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1097209 Posts in 72579 Topics- by 19547 Members - Latest Member: 19jspencer
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1  Horns, Gear, and Equipment / Accessories / Re: Yamaha 'snot' shortage in the UK!!! on: Yesterday at 11:29 PM
Marmite. Not everyone likes it, but the ones that do would be devastated.
2  Horns, Gear, and Equipment / Instruments / Re: Sauhegan Trombone? on: Yesterday at 04:05 PM
That looks like a modern horn of Chinese origin...
3  Teaching & Learning / Pedagogy / Re: Why is tenor clef used for trombone work? Composer preference? on: Feb 19, 2018, 11:50AM
But I never seen it in jazz or big bands. Always bass clef.
I've seen jazz/big band parts that use treble clef (concert pitch) and some in "8va" bass clef, but I don't remember ever seeing any tenor or alto clef. I suspect it's a matter of tradition once again, just a different tradition.
4  Creation and Performance / Musical Miscellany / Re: 20 cellos compared in one minute on: Feb 17, 2018, 11:06PM
Tried... but what did it actually sell for? Or did it even sell?
AFAIK, it never sold. I don't think Steve Dillon ever expected it would; it was more of an attention-getter than anything else. Of course, if someone had come along with a quarter of a million dollars...
5  Horns, Gear, and Equipment / Repairs, Modifications and Maintenance / Re: Thinking of buying a King 2b that needs slide work on: Feb 17, 2018, 04:15PM
Obligatory warning:
Don't just assume that the Slide Dr. (or anyone else) can wave his/her magic mandrel and make everything right again. There are things that can happen to a slide tube that cannot be fixed, regardless of the time and effort (and $$$) expended. What you think will be a simple slide job spirals into a full retube.
6  Horns, Gear, and Equipment / Instruments / Re: Bass trumpets on: Feb 16, 2018, 04:25PM
In the USA I think the usual instrument for bass trumpet is a vertically wound, piston valve instrument in Bb. In Europe, the usual horn is a horizontally wound, rotary valve instrument in C.
I've never seen US-made rotary valve bass trumpet, but I've seen a fair number of European-made piston valve ones in Bb (including my own Böhm & Meinl) - though the rotary valve ones in C seem to be better instruments in general.
7  Horns, Gear, and Equipment / Instruments / Re: Please keep ads out of here on: Feb 16, 2018, 01:25PM
Can one of the mods please prune this thread and move the debate posts to the appropriate section? While the value of the discussion can be debated, the fact that it its not appropriate to the instrument board should be obvious to all.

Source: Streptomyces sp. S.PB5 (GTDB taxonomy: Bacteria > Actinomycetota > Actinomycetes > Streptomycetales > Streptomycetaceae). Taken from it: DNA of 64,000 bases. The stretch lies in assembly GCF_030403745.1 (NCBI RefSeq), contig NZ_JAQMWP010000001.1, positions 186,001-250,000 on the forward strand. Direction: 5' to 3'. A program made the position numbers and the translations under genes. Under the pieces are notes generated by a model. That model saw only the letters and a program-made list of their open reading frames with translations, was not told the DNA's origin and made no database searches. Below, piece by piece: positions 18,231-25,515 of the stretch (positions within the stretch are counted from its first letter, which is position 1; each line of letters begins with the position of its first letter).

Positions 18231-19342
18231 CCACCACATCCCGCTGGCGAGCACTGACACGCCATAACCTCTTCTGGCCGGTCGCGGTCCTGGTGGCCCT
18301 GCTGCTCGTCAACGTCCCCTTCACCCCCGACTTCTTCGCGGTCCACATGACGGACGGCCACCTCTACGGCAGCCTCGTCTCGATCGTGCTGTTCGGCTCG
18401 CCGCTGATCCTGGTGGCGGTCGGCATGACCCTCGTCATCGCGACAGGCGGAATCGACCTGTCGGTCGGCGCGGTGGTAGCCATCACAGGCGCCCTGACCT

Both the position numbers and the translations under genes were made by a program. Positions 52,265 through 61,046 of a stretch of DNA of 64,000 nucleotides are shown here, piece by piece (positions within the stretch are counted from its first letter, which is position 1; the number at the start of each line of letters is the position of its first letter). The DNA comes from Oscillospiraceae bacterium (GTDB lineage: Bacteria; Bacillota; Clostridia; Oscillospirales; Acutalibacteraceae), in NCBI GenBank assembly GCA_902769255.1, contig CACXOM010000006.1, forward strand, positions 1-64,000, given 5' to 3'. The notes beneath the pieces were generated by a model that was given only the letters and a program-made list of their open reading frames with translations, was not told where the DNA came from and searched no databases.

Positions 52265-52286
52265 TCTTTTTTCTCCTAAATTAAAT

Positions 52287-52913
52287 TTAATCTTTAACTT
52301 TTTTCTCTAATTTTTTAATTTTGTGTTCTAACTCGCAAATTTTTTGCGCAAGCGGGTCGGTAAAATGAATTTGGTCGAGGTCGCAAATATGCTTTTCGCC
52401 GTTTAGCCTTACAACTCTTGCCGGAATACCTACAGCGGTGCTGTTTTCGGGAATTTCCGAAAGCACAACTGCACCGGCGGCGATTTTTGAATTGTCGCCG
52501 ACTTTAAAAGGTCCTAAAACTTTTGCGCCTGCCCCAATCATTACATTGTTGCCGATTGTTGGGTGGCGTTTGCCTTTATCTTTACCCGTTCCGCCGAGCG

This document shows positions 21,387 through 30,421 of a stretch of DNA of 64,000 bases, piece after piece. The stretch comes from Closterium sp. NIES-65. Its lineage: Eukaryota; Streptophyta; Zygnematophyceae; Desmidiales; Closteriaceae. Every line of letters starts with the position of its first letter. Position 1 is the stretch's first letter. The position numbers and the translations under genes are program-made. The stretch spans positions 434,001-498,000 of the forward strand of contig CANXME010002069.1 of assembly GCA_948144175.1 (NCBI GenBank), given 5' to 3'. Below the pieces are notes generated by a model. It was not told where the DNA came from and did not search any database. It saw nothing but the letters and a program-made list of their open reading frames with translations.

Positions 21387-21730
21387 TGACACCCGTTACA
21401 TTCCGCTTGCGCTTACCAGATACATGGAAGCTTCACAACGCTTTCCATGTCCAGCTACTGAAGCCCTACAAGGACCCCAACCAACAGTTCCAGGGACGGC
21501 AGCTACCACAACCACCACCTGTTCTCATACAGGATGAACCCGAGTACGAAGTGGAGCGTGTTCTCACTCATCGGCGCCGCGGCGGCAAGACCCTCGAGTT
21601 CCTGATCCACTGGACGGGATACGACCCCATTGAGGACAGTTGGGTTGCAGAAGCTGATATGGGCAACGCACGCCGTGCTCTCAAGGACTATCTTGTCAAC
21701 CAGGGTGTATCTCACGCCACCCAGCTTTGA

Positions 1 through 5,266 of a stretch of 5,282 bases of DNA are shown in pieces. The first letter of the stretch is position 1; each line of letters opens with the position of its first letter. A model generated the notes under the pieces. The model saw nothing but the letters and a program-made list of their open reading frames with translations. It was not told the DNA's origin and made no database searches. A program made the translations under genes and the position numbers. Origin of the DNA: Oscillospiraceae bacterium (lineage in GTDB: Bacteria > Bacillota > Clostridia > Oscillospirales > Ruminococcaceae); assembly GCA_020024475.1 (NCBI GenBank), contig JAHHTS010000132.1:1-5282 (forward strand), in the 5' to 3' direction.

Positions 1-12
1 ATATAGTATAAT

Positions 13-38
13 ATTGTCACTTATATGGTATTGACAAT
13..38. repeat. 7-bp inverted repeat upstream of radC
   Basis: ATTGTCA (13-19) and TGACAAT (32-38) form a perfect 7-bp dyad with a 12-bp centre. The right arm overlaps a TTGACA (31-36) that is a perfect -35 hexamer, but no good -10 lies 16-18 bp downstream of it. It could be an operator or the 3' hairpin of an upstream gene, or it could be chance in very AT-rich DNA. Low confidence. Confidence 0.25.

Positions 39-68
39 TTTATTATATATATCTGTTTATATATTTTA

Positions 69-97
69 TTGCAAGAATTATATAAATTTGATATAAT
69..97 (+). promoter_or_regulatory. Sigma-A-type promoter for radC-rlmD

8  Horns, Gear, and Equipment / Instruments / Re: Bass trumpets on: Feb 16, 2018, 01:18PM
If you see a bass trumpet in an orchestra, they're usually playing music from Wagner's Ring cycle (Der Ring des Nibelungen). Wagner wrote a specific bass trumpet part for those operas; the bass trumpet seems to function as a "free agent" rather than as part of the trumpet or trombone sections. At times it's with the trumpets and/or trombones, but at other times, it's with the horns.

If, OTOH, you see a bass trumpet in a concert band, they're usually playing either a trombone or a baritone/euphonium part.

I don't know if it's necessarily a worthwhile double. Not many works call for it, and the ones that do aren't performed all that often. The Ring operas call for eight horns (four doubling on Wagner tuben) and contrabass trombone (plus the aforementioned bass trumpet); that's a lot of extra bodies for an orchestra to take on. I own one, but have never used it for a concert.
9  Horns, Gear, and Equipment / Mouthpieces / Re: Bigger sound on small bore trombone with modified euro shank on: Feb 15, 2018, 10:46AM
It's essentially the same as opening up the throat and/or backbore on a small-shank mouthpiece. Some mouthpieces are larger than "standard" in those dimensions already; using Bach as an example, the small shank 6.5 AL has a larger throat and backbore than a 7C, and the small shank 5G is even larger still.

I've seen a few large shank mouthpieces that looked like they might have enough meat that you could turn one down all the way to small shank, but have never actually tried it.
10  Horns, Gear, and Equipment / Instruments / Re: Double Trigger Tenor Troms? on: Feb 11, 2018, 04:52PM
We seem to be discussing two different concepts of double-valve tenor at the same time. Some people are talking about a symphony-bore tenor with two valves (something like the Wessex PBF555) and using it as a small bass, while others are talking about a small bore along the lines of what Glenn Ferris plays on.